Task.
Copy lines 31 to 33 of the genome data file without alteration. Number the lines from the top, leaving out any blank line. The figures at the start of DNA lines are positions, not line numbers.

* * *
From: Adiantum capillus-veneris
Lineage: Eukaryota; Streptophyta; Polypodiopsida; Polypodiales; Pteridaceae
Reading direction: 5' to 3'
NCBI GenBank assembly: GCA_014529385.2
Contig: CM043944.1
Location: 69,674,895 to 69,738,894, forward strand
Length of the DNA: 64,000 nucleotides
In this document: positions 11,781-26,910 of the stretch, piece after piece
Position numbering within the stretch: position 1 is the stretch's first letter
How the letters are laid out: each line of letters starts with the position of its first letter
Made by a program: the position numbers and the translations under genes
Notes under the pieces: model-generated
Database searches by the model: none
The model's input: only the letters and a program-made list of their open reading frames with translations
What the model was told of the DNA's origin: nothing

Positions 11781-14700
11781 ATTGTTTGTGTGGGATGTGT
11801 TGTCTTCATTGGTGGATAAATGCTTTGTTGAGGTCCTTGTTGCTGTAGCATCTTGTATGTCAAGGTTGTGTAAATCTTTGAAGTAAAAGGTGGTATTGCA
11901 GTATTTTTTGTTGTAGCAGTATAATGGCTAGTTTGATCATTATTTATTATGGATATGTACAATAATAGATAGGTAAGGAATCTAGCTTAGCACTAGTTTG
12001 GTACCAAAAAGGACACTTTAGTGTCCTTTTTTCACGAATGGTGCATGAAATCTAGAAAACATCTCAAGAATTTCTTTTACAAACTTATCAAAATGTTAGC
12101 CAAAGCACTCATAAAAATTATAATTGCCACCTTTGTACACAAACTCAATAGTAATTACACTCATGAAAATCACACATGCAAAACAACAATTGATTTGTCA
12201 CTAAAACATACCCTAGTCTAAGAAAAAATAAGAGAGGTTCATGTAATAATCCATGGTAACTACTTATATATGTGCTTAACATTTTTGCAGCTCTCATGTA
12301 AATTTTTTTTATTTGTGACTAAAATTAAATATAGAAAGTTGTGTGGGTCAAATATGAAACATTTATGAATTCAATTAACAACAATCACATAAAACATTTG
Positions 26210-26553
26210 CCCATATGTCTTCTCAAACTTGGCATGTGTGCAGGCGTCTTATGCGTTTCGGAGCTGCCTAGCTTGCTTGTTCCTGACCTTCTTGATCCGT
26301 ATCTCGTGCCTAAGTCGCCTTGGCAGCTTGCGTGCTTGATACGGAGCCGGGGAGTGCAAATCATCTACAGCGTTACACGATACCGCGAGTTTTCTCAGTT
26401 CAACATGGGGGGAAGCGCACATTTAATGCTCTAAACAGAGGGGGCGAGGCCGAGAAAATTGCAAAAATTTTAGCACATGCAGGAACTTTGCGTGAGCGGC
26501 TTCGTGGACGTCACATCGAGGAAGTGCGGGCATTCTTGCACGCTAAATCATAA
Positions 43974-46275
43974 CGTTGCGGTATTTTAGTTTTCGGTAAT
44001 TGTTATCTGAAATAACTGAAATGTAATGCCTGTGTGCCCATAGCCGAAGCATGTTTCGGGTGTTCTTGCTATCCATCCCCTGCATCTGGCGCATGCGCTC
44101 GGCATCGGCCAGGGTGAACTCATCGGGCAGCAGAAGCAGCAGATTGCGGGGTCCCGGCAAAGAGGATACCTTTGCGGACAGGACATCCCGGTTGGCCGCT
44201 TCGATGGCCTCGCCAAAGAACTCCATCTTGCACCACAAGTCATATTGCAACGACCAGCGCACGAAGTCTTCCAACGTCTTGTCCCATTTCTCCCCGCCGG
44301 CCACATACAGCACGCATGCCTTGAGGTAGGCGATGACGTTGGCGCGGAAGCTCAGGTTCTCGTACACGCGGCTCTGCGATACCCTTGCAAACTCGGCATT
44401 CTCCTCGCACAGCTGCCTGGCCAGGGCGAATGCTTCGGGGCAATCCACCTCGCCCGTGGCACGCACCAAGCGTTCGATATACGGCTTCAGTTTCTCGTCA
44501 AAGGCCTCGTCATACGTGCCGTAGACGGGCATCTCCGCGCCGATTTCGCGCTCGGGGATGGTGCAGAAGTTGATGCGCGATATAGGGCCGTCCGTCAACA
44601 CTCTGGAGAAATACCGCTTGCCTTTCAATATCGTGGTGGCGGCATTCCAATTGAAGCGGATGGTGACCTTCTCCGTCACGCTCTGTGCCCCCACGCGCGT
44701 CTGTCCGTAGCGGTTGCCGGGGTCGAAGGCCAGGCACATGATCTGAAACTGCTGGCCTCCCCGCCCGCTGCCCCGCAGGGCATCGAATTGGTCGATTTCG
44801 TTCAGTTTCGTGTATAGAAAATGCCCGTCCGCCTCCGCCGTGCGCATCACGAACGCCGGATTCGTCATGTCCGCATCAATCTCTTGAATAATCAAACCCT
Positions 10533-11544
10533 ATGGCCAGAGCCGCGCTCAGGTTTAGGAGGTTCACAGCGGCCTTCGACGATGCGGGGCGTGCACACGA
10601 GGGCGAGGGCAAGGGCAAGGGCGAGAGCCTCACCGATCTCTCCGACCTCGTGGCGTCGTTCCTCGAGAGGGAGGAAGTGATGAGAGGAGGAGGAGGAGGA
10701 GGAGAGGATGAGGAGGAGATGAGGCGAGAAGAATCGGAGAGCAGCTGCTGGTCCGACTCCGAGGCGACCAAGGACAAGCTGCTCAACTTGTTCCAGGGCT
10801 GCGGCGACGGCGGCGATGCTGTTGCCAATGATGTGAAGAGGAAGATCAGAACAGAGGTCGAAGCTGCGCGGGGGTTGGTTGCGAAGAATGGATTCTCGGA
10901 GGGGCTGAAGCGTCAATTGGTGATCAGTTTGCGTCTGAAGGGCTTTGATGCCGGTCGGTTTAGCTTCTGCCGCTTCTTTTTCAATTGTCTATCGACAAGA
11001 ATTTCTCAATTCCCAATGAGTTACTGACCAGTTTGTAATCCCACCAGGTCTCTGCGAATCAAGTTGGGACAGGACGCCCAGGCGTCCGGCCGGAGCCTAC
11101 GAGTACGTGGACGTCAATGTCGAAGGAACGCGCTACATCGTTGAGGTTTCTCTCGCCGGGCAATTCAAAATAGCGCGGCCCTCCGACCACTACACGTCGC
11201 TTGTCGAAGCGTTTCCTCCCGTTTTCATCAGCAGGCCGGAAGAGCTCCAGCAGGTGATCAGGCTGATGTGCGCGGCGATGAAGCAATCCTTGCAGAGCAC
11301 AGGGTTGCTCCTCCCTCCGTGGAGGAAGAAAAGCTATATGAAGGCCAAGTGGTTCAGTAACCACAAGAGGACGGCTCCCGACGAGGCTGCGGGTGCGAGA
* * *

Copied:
44001 TGTTATCTGAAATAACTGAAATGTAATGCCTGTGTGCCCATAGCCGAAGCATGTTTCGGGTGTTCTTGCTATCCATCCCCTGCATCTGGCGCATGCGCTC
44101 GGCATCGGCCAGGGTGAACTCATCGGGCAGCAGAAGCAGCAGATTGCGGGGTCCCGGCAAAGAGGATACCTTTGCGGACAGGACATCCCGGTTGGCCGCT
44201 TCGATGGCCTCGCCAAAGAACTCCATCTTGCACCACAAGTCATATTGCAACGACCAGCGCACGAAGTCTTCCAACGTCTTGTCCCATTTCTCCCCGCCGG